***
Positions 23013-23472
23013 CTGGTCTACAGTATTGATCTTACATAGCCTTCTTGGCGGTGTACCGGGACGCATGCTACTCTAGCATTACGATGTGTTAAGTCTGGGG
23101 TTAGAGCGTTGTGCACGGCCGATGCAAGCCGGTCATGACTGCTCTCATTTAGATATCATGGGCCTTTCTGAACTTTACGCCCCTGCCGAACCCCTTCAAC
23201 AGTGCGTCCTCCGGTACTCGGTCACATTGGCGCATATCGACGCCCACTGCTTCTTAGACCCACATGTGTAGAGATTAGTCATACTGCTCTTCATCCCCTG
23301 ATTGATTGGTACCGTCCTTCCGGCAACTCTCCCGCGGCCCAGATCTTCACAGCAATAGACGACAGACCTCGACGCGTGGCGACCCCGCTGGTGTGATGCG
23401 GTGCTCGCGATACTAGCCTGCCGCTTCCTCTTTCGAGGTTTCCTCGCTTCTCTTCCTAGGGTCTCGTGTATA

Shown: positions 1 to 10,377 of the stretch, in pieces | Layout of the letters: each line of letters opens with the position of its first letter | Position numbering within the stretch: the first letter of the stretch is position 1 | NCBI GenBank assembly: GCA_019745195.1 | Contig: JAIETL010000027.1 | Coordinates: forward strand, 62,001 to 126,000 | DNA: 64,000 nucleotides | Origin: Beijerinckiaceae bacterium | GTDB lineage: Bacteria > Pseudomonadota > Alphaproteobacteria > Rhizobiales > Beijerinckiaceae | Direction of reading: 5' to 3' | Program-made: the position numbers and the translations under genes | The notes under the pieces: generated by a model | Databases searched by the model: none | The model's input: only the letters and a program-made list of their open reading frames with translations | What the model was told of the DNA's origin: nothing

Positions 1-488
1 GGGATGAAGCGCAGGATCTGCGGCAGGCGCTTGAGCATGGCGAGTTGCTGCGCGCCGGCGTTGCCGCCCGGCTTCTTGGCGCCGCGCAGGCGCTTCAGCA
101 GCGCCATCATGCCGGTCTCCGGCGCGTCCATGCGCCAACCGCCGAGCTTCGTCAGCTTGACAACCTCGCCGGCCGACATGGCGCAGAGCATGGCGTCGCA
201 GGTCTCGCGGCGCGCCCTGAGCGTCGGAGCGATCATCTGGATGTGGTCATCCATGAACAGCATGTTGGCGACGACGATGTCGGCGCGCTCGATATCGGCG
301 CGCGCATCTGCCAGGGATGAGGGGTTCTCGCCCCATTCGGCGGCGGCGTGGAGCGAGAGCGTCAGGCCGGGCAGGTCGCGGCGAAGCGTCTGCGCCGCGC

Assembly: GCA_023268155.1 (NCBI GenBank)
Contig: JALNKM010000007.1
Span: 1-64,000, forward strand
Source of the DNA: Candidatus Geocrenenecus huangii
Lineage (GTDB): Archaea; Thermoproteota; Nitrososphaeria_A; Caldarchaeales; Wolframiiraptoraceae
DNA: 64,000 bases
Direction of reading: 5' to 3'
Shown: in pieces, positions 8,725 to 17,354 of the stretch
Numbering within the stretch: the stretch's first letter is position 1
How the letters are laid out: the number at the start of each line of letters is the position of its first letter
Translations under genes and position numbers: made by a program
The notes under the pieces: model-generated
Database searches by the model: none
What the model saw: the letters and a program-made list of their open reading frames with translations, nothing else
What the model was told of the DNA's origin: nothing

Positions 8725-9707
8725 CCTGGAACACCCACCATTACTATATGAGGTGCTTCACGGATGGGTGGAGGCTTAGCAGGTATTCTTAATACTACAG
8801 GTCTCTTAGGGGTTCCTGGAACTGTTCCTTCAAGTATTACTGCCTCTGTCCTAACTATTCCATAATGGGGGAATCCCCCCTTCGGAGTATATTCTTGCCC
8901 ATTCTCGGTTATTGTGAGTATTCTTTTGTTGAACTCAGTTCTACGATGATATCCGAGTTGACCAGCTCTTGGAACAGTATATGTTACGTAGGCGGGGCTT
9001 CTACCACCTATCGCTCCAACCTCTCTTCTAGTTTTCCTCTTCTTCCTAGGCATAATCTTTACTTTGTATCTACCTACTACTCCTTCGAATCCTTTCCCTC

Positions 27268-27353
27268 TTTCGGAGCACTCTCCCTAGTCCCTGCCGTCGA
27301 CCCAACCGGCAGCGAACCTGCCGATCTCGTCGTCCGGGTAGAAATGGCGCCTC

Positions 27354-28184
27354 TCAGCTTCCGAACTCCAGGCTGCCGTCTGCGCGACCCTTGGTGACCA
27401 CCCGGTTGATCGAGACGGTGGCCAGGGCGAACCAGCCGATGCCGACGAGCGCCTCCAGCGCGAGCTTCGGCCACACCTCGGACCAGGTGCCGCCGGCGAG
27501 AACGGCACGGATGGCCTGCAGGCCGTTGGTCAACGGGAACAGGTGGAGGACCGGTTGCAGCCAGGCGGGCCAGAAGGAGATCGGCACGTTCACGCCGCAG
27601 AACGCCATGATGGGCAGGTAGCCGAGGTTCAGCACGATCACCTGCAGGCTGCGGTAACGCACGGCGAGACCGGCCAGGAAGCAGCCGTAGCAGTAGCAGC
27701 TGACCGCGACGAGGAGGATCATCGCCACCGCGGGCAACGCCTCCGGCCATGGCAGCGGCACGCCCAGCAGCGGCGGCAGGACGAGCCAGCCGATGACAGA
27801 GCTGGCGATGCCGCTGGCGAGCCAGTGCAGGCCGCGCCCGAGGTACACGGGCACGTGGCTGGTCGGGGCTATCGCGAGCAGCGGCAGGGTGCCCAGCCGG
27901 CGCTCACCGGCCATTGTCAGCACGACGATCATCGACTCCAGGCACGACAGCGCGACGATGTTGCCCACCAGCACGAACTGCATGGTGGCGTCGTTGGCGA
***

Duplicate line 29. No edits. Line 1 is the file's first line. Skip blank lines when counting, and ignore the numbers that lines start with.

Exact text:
8725 CCTGGAACACCCACCATTACTATATGAGGTGCTTCACGGATGGGTGGAGGCTTAGCAGGTATTCTTAATACTACAG